Alison Young is a final year PhD student in Astrophysics. Her research involves working on computer models of star formation and, in particular, bridging the gap between theory and observation to verify our understanding of how stars are born.
Scientists are humans. OK, so what does it matter? Science can be tough. It is normal to put in long hours; we compete for grants and jobs; science careers often involve moving to different countries. Then there is the very evident lack of diversity. As humans, we all have lives outside of science and having a disability, caring for children, illness or being a minority at work, for example, can make it difficult for scientists to do their science well or even to stay in STEM. Scientists Are Humans grew out of a project I worked on at the STEM Gamechangers workshop at the Alan Turing Institute over two days in September and we’re interested in supporting the humans behind the science.
The aim of Gamechangers was to bring together people from all over the UK who are working on initiatives to increase diversity in STEM so that we could swap ideas and design projects to really make a difference. The room was filled with 40 truly inspiring people from undergraduates to business HR officers. There were women who had spoken out about harassment, a BME woman who had fought against sexism to study engineering and won Young Woman Engineer of the Year, and several people who bravely spoke out about their mental health difficulties. There was a founder of Pride In STEM; someone who teaches disadvantaged children to code; founders of several women’s networks… They spoke about their experiences candidly but not without humour. Many said this was the first time they had felt completely “at home” and accepted with other scientists.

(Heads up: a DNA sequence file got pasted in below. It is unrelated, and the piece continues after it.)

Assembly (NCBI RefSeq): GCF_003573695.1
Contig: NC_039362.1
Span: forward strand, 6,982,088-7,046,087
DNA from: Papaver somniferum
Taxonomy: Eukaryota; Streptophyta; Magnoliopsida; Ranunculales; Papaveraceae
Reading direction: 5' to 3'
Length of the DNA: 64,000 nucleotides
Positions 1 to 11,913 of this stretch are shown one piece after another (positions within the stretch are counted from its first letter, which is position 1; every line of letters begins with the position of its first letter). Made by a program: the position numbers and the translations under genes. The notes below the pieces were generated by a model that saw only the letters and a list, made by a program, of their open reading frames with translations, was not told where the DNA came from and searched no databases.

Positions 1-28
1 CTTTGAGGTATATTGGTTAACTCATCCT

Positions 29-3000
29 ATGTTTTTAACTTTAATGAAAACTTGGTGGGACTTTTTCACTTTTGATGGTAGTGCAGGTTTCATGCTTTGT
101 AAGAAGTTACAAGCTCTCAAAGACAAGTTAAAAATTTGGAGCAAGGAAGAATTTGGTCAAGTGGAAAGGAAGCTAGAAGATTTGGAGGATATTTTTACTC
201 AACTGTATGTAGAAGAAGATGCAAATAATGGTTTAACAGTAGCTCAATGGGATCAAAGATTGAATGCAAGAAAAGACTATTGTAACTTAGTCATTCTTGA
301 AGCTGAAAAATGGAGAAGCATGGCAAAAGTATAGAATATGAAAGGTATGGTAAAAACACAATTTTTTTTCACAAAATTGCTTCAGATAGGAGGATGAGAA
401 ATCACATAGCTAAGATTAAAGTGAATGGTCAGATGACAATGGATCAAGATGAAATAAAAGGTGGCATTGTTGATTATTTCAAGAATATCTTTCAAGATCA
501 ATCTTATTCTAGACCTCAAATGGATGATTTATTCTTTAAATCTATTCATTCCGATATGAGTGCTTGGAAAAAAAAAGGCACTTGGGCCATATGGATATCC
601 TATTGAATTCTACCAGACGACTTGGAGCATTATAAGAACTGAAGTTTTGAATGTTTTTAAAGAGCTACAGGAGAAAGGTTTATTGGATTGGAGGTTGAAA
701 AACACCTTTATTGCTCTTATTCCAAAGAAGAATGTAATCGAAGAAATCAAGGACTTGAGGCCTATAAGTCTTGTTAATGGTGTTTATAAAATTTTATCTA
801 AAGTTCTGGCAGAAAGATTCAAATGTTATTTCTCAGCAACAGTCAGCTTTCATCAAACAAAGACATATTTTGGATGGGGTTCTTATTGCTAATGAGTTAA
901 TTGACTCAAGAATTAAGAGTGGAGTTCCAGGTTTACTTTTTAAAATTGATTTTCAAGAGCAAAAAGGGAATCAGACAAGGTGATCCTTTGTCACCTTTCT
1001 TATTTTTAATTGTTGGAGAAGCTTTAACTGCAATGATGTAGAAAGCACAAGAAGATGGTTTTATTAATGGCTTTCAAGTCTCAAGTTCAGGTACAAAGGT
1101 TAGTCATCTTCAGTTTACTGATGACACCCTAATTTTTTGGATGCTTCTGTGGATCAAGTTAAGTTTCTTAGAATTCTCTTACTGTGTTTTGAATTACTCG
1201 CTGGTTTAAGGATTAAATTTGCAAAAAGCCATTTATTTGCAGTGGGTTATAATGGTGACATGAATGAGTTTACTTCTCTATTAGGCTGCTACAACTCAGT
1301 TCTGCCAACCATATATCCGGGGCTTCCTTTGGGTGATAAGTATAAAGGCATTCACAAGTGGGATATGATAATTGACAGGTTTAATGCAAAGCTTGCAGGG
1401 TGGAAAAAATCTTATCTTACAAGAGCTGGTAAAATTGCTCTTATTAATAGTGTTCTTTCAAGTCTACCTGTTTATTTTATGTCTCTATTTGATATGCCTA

Over the two days, my group developed the project “Scientists are Humans”. We realised that science could be far more inclusive if it was kinder and if we could share stories from real humans about their experiences and tips of how to make science better. We put together a manifesto for building a better STEM. The idea is simple: “Be more kind”. Expanded a little, this involves suggestions such as seeking to understand the experiences of other scientists; building kind teams where we support our colleagues; and developing a better work-life balance ourselves and helping others to do the same. We would love for every scientist from undergraduate to professor to sign up to this pledge.
We have put together a website to share stories and tips through short contributed articles, that scientists at all levels can use to help support themselves and to help understand how they can better support their colleagues and students. It is our hope that we can all build a better, kinder STEM through listening to each other’s experiences and supporting each other to achieve all we are capable of.
Written By: Alison Young, PhD researcher in Astrophysics. You can find out more about Alison and her research by following her on twitter @AlisonYspace.